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In this episode wool grower and entrepreneur Philip Attard talks about the business he and his wife Alison created based out of their farm Gostwyck in Australia. Philip explains the different strategies he applied to create the Gostwyck Merino Wool brand to ensure a sustainable income for the business. One important aspect of Gostwyck Merino is traceability. This is key in a time and age where more and more consumer are eager to know where their wool is coming from. With the recently launched apparel label, Henry and Grace, Philip also gives insights into this new adventure of the Gostwyck Merino brand.


About Philip Attard

Philip took an interest in growing wool late in life.  After over 30 years in the computer industry, he and his wife Alison turned their attention to Gostwyck Farm, the wool they were growing and the management of the farm.  Over the past 17 years, Gostwyck has had many changes, notably the grazing management, animal welfare and wellbeing, and producing merino that is totally comfortable when worn next to the skin. Some of this merino is now used in the recently launched  maternity and baby wear brand  Henry and Grace.


Connect with Philip Attard here

Gostwyck Merino Website

Henry and Grace – Maternity and Baby Wear


Key Time Stamps

[spp-timestamp time=”00:49″]  About Philip Attard and his business

[spp-timestamp time=”03:16″]  The fascination about wool

[spp-timestamp time=”04:30″]  Different income streams

[spp-timestamp time=”05:19″]  Typical day at Gostwyck Merino

[spp-timestamp time=”07:12″]  About the Gostwyck farm and time controlled grazing

[spp-timestamp time=”10:30″]  How time controlled grazing management improved biodiversity

[spp-timestamp time=”13:23″]  The motivation to start the Gostwyck Merino wool brand

[spp-timestamp time=”18:16″]  What kind of brands were interested in Gostwyck Merino

[spp-timestamp time=”21:33″]  The benefits of having a website as a wool grower

[spp-timestamp time=”26:14″]   The motiavation behind staring baby and maternity wear label Henry and Grace


Geoff Kingwill Wool Academy Podcast episode 018

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South African Wool Grower Geoff Kingwill, shares insights into what it is like to run sheep in the semi-desert of the Karoo. He explains how holistic management of sheep and land helps reverse desertification. Geoff also explains what all there is to achieve and gain when working together with all parts of the wool industry supply chain. Learn why there is never a typical day in the life of a wool grower, what the Geoff’s different income streams are and how nature is challenging him and his sheep.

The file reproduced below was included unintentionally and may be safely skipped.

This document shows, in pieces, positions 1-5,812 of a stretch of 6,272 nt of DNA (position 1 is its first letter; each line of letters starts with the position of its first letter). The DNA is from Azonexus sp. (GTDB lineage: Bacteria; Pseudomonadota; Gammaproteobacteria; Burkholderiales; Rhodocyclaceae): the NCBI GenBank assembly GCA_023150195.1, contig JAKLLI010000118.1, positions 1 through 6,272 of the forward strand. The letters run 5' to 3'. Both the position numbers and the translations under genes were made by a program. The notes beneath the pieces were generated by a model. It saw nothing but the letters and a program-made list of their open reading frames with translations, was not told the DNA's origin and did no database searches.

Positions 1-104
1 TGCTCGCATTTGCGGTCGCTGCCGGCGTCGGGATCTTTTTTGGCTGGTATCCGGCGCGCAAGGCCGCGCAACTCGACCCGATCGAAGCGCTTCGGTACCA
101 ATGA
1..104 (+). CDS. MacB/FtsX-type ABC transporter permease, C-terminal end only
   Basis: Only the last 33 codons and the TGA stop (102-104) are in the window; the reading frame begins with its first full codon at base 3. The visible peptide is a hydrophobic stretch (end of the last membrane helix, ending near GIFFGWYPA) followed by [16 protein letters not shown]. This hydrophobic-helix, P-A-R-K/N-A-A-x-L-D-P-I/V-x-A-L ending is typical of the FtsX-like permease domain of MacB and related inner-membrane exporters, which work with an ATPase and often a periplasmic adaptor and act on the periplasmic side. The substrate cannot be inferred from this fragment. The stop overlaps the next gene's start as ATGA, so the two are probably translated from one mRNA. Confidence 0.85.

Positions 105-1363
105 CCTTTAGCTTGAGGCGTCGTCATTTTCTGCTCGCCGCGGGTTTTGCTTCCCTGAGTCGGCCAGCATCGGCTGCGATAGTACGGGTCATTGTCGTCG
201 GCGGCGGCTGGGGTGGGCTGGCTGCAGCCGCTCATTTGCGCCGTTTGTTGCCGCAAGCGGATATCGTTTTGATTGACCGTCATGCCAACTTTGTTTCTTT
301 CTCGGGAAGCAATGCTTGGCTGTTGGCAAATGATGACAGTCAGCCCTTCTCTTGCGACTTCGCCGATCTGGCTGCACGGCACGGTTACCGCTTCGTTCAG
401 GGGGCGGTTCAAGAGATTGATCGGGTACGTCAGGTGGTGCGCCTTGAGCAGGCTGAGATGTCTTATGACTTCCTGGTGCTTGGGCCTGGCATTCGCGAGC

About Geoff Kingwill

Geoff Kingwill is Chairman of the IWTO Sustainability Committee and serves on the Working Groups dealing with Animal Welfare and the Environmental Credentials of Wool. He runs a farm producing Merino sheep, Angora goats and beef cattle. Mr Kingwill is a past Chairman of both Cape Wools South Africa and the Western Cape branch of the National Wool Growers Association and is currently Vice Chairman of the board of  BKB, a Wool Broker Business.

Get in contact with Geoff Kingwill


Key Time Stamps

[spp-timestamp time=”01:00″] Introduction
[spp-timestamp time=”01:39″] About Geoff Kingwill
[spp-timestamp time=”02:22″] Why Geoff went into farming
[spp-timestamp time=”04:24″] About Geoff’s farm
[spp-timestamp time=”05:24″] What do sheep eat in the Karoo being a cold semi-desert?
[spp-timestamp time=”06:47″] What does a typical day for Geoff look like?
[spp-timestamp time=”08:52″] Income streams of Geoff’s farm
[spp-timestamp time=”11:14″] What are the challenges of the wool growing business
[spp-timestamp time=”13:17″] Geoff’s motivation to engage himself within the international wool industry
[spp-timestamp time=”15:25″] Benefits of connecting with different members of the supply chain.
[spp-timestamp time=”18:01″] About holistic management.
[spp-timestamp time=”22:53″] Wind turbines as an additional income stream
[spp-timestamp time=”24:40″] What can the wool industry do to support wool growers.